The Instigator
Scott_Mann
Pro (for)
Losing
10 Points
The Contender
Nails
Con (against)
Winning
31 Points

Convicted felons should be barred from gun ownership in the United States

Do you like this debate?NoYes+5
Add this debate to Google Add this debate to Delicious Add this debate to FaceBook Add this debate to Digg  
Post Voting Period
The voting period for this debate has ended.
after 7 votes the winner is...
Nails
Voting Style: Open Point System: 7 Point
Started: 1/6/2010 Category: Society
Updated: 7 years ago Status: Post Voting Period
Viewed: 4,566 times Debate No: 10731
Debate Rounds (3)
Comments (17)
Votes (7)

 

Scott_Mann

Pro

==OPENING STATEMENTS==

The issue this debate brings up covers the question of gun ownership. Should we legislate to restrict Second Amendment privileges from convicted felons?

I will begin my argument by defining words, after which, I will present my contentions.

==DEFINITIONS==

Privilege: a special advantage or immunity or benefit not enjoyed by all (1)
Weapon: any instrument or instrumentality used in fighting or hunting (2)

==ARGUMENT==

Gun ownership being guaranteed as a right to all Americans would provoke more violence and more fear. The form of gun control which I am defending today is one of the safest measures we as a country can take.

In 1993, the Brady Handgun Violence Prevention Act was signed into law. This bill was designed to implement a background check process in order to help ensure that the person in question was clear of foul play or other felonies, which would make him or her seem potentially dangerous to society. If a person was found to have had a confirmed history of foul play involving weapons, he or she would be denied the privilege to own a firearm. Since the time this law was signed, there has been a significant drop in gun violence in the United States. (3) Because of this fact, it is plain to see how imposing this form of gun control has been effective is keeping people safer.

I conclude my start of round one.

==SOURCES==

(1) http://wordnetweb.princeton.edu...
(2) http://wordnetweb.princeton.edu...
(3) http://www.americanthinker.com...
Nails

Con

First, stopping these violent criminals from legally owning guns hardly stops them from owning guns. 55% of those arrested for gun-related homicides said they could easily obtain a gun illegally. 25% of high school children said they could buy a gun for less than $50.[1] All that laws 'controlling' the sale of guns do is force potential killers to purchase their guns illegally. Rather than stopping the firearms that go into the hands of criminals, these laws simply make it so that we can no longer monitor them.

Second, my opponent's resolution draws the distinction at gun ownership at felony. I find this to be a common problem with the United States justice system. Being designated a felon means absolutely nothing except that one has committed a crime. The severity of a crime necessary to classify it as a felony (as opposed to a misdemeanor) varies greatly from state to state. Oftentimes the distinction between felony and misdemeanor is arbitrary, such that one who steals a $249 TV has no penalty incurred whereas one who steals a $250 TV is barred from owning any guns. Banning convicted felons from owning guns simply reifies this arbitrary distinction. Consider this also: I could commit a crime in Alabame and be banned from owning guns, but commit the same crime in Mississippi without such consequence because the crimes considered felonies vary between states.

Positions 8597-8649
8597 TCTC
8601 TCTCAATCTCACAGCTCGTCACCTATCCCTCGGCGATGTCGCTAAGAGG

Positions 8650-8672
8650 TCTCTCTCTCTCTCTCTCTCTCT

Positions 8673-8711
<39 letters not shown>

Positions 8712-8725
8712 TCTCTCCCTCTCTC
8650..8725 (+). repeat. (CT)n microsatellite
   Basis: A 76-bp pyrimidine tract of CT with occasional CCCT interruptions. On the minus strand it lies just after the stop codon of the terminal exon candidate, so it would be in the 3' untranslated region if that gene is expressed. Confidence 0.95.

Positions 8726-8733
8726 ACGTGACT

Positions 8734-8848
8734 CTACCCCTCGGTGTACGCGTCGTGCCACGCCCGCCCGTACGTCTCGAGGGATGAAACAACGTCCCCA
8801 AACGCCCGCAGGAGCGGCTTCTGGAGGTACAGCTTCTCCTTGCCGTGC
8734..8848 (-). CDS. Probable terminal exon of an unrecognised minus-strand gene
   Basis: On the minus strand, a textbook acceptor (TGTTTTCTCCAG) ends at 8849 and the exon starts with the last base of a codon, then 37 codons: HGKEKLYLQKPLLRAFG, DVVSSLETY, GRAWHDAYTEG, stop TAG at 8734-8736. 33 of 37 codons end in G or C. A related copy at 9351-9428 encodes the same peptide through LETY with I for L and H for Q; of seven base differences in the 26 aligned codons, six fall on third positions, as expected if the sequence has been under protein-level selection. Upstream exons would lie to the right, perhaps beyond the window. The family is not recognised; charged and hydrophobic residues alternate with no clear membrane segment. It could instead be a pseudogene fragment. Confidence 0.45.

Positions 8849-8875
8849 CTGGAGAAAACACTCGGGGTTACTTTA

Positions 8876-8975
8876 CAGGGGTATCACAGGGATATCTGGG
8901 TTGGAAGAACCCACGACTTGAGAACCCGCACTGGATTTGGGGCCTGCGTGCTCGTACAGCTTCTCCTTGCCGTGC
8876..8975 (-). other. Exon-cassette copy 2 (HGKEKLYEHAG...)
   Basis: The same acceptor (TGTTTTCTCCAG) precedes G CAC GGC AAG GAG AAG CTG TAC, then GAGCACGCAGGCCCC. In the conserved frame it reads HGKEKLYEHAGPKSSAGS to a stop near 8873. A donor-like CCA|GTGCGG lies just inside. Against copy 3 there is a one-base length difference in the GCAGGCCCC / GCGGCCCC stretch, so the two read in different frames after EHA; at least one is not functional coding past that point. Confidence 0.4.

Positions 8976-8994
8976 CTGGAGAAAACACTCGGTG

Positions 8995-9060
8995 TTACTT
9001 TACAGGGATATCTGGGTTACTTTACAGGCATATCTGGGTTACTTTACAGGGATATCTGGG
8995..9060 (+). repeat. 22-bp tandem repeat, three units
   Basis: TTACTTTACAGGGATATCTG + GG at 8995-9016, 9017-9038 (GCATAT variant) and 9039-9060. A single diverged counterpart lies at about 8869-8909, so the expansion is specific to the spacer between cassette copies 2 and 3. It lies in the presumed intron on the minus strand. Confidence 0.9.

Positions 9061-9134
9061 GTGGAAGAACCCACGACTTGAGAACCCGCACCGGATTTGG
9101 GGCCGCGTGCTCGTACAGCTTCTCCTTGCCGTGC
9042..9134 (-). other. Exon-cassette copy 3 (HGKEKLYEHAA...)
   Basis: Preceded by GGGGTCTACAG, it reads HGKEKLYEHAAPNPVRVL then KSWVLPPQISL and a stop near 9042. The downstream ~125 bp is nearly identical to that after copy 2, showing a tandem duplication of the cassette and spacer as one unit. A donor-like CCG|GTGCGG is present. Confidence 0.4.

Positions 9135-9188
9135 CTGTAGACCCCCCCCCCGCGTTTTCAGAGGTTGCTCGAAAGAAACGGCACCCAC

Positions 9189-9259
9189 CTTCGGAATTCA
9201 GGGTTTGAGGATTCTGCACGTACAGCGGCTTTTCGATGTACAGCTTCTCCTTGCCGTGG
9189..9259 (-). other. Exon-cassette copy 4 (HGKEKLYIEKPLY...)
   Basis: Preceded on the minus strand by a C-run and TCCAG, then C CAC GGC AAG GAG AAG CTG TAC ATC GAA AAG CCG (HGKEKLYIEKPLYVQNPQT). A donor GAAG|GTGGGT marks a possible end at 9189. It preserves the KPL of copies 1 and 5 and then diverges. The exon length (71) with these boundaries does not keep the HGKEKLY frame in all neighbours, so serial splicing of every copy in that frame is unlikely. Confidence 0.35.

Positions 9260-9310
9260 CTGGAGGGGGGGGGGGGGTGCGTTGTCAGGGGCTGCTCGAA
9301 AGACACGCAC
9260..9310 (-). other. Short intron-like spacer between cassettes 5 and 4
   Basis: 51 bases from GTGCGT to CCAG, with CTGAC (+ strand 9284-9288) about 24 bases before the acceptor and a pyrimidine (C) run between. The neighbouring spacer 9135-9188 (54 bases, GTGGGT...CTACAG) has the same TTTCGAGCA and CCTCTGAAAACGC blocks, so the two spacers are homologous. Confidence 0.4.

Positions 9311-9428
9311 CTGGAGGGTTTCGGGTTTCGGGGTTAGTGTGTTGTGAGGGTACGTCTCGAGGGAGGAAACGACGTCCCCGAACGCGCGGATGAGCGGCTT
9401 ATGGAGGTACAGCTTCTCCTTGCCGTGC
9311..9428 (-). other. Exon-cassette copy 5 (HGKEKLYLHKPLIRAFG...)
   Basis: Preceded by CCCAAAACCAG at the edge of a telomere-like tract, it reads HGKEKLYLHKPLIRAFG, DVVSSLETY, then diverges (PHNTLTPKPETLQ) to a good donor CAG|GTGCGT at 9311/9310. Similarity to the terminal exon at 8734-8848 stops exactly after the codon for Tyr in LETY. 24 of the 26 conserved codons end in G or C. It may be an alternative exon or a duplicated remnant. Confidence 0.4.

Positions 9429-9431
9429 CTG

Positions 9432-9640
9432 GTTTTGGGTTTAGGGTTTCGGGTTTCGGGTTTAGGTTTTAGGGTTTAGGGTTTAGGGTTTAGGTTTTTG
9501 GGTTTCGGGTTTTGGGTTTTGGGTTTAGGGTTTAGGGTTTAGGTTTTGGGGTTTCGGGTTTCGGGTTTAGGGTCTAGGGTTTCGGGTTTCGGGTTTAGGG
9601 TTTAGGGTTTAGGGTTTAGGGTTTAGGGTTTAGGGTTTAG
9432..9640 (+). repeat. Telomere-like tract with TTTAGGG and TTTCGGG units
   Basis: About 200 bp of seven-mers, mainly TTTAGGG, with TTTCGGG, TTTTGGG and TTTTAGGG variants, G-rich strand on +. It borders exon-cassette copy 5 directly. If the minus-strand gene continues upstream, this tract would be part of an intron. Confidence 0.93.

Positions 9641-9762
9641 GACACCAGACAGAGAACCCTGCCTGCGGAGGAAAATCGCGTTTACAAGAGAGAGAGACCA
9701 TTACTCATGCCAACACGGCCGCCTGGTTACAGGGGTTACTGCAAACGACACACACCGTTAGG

Third, such a law would limit felons in many ways. They could no longer hunt or use guns for self-defense. One might argue that this is a sacrifice a felon makes upon committing a felony, but why? Why is it necessary to implement a total ban on guns? 11,198 of all 13,673 murders committed with a firearm are committed with a handgun, a staggering 82%. If some sort of ban is necessary, I would suggest that we only bar felons from owning handguns. This would prevent a large majority of murders, while still allowing felons the liberty of owning a gun, such as a rifle, for self-defense or leisure use. You can't easily hide a rifle in your pocket to rob a bank.

Fourth, the purpose of the law my opponent proposes is to keep guns out of the hands of those who might do violence with them. Why, then, does this resolution specifically target felons? A far better solution would be to bar those who commit violent or gun-related crimes (whether felon or misdemeanant) from owning guns, while allowing all other felons (such as white-collar criminals or perjurers) to retain their liberty, as limiting their freedom accomplishes nothing productive.

With that, I turn the floor over to PRO.

[1] http://www.pbs.org...